netcdf performance

> Russ writes:
> 
> Date: Tue, 21 Apr 1992 09:18:50 -0600
> From: Russ Rew <russ@xxxxxxxxxxxxxxxx>
> To: mfolk@xxxxxxxxxxxxx
> Cc: netcdf-hdf@xxxxxxxxxxxxxxxx
> Subject: Comments on netCDF/HDF Draft Design
> 
>            The performance of netCDF in some common applications relates
> more to the stdio layer below XDR than to XDR: the buffering scheme of stdio
> is not optimal for styles of access used by netCDF.  We have evidence that
> this can be fixed without abandoning XDR or the advantages of a single
> external representation.
>

To elaborate on this further.

In response to some profiling Steve Emmerson did of the netcdf operator
'ncbarne', I recently examined the i/o performance of netcdf.
It turns out that a significant percentage of the time in a simple "beginning
to end" read of a netcdf is being spent in the system call 'lseek' to
determine the current position. We had previously added a performance
tweak which eliminates 'fseeks' to the current position.

The analysis brings home the point stated above: "the buffering scheme of stdio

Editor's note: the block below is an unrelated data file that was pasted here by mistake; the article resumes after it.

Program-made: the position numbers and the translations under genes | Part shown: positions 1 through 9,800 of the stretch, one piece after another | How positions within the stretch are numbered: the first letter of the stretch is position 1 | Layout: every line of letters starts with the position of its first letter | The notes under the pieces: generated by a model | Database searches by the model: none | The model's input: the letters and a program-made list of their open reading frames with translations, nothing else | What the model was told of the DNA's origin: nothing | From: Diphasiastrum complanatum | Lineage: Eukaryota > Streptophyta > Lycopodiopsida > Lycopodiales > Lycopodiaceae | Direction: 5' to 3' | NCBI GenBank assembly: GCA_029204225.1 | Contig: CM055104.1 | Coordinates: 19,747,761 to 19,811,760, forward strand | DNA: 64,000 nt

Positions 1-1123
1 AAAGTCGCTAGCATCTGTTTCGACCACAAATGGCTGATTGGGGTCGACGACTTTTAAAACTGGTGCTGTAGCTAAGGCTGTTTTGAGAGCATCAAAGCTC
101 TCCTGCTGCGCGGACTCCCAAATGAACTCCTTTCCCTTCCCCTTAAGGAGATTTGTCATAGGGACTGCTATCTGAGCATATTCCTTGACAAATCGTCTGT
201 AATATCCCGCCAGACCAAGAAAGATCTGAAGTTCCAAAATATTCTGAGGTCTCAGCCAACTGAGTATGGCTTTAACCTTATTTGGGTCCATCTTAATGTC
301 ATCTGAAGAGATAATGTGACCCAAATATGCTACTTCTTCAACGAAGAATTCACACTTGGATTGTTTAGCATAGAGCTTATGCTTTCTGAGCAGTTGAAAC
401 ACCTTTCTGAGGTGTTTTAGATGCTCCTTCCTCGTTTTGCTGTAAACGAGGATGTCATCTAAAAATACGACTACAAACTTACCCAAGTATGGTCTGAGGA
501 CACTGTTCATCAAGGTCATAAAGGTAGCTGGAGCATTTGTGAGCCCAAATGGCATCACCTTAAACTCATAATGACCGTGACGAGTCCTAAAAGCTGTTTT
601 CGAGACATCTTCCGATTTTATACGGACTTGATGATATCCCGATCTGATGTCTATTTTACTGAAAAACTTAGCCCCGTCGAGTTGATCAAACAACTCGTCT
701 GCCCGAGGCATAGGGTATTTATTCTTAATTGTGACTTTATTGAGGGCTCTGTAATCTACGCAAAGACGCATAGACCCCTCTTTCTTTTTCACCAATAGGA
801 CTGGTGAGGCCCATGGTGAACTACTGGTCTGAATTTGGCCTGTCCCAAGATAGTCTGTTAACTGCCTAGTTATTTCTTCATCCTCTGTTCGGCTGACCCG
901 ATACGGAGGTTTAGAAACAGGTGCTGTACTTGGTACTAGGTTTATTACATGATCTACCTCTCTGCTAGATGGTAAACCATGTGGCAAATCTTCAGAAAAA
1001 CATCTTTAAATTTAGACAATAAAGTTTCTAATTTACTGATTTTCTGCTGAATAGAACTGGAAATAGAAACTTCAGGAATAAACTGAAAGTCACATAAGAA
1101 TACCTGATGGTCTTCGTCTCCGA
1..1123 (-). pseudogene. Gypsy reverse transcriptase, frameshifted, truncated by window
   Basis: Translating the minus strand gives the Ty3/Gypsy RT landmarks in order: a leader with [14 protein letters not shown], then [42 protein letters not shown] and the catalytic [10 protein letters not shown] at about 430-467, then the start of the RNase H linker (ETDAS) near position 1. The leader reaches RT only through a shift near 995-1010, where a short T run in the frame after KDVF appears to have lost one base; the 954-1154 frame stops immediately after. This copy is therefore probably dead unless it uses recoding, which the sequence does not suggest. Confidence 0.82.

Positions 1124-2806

is is not optimal for styles of access used by netCDF". Also, the stdio
data structure (struct _iob == FILE ) does not contain the information
we would want to fix this.

Recall that there are several "subclasses" of the "abstract base class" XDR,
each constructed by different 'create' call:
        xdr_memcreate - in memory 
        xdr_reccreat - buffered stream used by RPC over tcp
        xdr_stdiocreate - used by netcdf

Fairly early on in netcdf, Dave Lucas had severe performance problems
with xdr_stdio on the Mac. He implemented an XDR "subclass" which
made Mac toolbox calls instead of stdio calls and achieved a substantial
performance gain. (Available in Spyglass Dicer).

Growing sick of kludging around stdio, I recently implemented a
simple buffered io XDR subclass built directly on UNIX system calls.
This involves adding a new module to implement the "subclass" and
modifications to netcdf/src/file.c.  The performance improvement is
significant: 40% in 'ncbarne' which is a compute
intensive operator.

We haven't decided how or whether to release this, since it is unix only.
In any case, we are willing to make this available to you to show the
potential and method.

Historically, we have focused on having a single source distribution for
all the platforms we support. In doing so, we have ignored and NOT released
even "obvious" performance enhancing code varients for specific OS's
or platforms. The point is that there is a lot of room for performance
improvement without sacrificing the benefits of XDR and the current
file format.

-glenn
h